roasting for cold brew

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Postby clarktheroaster » Wed Mar 25, 2015 8:52 am

Is anyone experimenting with best roast profiles for cold brew coffee?

It's my conjecture that longer, slightly darker, slowly developed roast will be a better profile to extract a well balanced, rich flavor. Right now I'm roasting for 12:30 - 13:00 minutes, drop temp at 405 ish with a javalytics score of around 63

Does anyone have thoughts on a roast profile for cold brew, they could share?

Warm regards,
Clark
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Postby Jamestooill » Sun Jul 19, 2015 6:13 am

Clark,

We played around with roasting for cold brew too. I don't know how close agtron gourmet numbers are to Javalytics numbers. But I'd be willing to bet we're at similar roast levels. We didn't find any benefits from roasting slower to 1st, but it did help the balance alot when we pushed the development time longer and made sure the beans were nice and fully expanded. Basically, roasts that extracted more in our cupping bowls also tasted more balanced as a cold brew. Some short from 1st crack to finish roasts were less soluble and acceptable hot in cupping bowls but vegetal in cold-brew.

Hope that helps.
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Postby AnandaKavanagh » Wed Jul 22, 2015 4:31 am

I agree with James, we've found a lengthy RD phase (about 30-32% of overall roast length) dropped about 5-10 degrees shy of 1c yields the best results. A little longer than a standard medium, not quite as dark as a full city, emphasis on continuous development and expansion. Too light and the cold brew is unpleasantly sour, too dark and it's really tannic/bitter. We actually ended up using the same coffee we're pulling as a house espresso with reeeallly freakin good results.

Happy hunting! :mrgreen:
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Postby AnandaKavanagh » Wed Jul 22, 2015 4:33 am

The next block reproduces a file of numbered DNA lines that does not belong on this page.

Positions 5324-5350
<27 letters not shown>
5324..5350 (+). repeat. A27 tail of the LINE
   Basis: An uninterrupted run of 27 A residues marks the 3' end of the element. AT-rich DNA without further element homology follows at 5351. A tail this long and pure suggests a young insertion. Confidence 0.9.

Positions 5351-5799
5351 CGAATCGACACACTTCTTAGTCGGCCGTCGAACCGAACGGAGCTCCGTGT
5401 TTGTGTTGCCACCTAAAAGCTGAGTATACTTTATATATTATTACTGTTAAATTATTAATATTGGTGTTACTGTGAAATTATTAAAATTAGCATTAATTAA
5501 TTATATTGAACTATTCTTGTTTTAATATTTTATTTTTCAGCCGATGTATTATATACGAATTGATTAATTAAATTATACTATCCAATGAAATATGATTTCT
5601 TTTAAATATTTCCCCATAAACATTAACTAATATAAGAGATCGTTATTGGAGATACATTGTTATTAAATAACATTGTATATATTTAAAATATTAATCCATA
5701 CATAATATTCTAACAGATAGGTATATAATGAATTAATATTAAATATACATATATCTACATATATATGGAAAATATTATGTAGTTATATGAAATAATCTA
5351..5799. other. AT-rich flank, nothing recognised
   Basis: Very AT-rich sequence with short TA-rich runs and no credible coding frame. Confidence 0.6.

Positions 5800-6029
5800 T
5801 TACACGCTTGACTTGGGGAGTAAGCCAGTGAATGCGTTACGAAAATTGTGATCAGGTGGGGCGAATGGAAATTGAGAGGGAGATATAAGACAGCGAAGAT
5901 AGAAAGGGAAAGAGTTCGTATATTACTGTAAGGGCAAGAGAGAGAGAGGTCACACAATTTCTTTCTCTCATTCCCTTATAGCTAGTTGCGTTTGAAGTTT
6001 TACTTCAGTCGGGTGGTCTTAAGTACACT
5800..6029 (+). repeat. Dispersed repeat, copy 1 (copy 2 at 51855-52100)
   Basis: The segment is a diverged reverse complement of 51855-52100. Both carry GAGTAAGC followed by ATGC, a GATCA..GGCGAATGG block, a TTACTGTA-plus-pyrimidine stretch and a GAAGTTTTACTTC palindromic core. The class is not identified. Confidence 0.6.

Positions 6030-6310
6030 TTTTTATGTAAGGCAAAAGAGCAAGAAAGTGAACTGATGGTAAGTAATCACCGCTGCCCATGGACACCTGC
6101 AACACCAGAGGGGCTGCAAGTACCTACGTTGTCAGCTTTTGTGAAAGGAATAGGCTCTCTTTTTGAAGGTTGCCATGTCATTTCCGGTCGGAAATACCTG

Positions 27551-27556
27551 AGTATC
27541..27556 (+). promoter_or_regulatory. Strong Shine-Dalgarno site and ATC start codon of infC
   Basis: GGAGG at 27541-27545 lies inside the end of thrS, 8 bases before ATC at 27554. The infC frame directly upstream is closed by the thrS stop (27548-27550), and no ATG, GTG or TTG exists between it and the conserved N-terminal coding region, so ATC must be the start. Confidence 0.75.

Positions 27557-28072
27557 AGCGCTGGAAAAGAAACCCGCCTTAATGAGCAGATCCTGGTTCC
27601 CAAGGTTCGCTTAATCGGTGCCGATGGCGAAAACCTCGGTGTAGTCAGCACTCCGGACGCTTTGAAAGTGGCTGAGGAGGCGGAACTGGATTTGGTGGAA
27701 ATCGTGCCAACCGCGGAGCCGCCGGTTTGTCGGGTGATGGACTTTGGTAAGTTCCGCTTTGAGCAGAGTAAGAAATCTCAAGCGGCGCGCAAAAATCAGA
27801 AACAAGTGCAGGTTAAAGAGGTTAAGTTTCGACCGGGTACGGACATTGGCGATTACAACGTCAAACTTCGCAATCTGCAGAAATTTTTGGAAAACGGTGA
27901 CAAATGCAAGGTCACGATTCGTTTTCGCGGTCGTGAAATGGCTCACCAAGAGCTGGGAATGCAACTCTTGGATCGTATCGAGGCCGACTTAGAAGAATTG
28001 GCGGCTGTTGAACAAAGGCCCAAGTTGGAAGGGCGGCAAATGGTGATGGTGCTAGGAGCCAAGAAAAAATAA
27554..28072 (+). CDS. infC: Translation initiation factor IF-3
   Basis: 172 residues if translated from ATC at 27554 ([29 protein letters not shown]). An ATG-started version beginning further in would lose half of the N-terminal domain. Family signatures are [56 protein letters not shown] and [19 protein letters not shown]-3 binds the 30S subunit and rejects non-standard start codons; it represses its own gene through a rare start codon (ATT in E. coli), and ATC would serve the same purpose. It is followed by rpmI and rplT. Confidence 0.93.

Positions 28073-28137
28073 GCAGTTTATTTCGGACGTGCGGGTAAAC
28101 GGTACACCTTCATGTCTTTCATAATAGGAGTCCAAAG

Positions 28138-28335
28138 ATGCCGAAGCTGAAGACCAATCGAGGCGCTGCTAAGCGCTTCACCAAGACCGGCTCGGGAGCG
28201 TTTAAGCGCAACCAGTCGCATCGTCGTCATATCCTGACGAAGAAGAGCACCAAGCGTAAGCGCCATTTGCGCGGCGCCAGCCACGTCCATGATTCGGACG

Oh and we've between 53-56WB ideal in terms of agtron reading. Hope this helps!
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Postby MichaelCleaver » Wed Jul 29, 2015 9:04 am

I agree with AnandaKavanagh when it comes to espresso beans for cold brew. We tried a lighter roast with shorter development and it came out good, but slightly sour and vegetal (more so than our hot brewing). The appeal of cold brew seems to be its low acid (even though cold beverages like soda seem to be more refreshing with higher acid).
We settled on our earthier character coffees with extended development for a nice smooth cold brew. We did not need to roast darker to make a good cold brew. 8-)

Following the acid lines comes the gas for cold brew storage (if you keg your brew) We partnered with a local brewery to brew a large batch of cold brew, and used CO2 as the gas for the fermentor (brew tank, no fermentation occured) and pure nitrogen for storage. The carbonic acid tastes great in beer, but not in cold brew! The results were fine in small quantities at the brewery, but we ended up tossing half the keg we brought back to our coffee shop :( .
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Postby AnandaKavanagh » Mon Aug 24, 2015 5:04 am

Yikes! That sucks. We were working with another roastery to develop a shelf-stable product - the first year we launched it we could only give it a refrigerated life of a month. Being 100% FTO limited us in terms of additives. Citric acid as a stabilizer also yielded astonishingly vile results, like someone stirred fermented OJ into the coffee.
This year we went with taps and kegerators ;)
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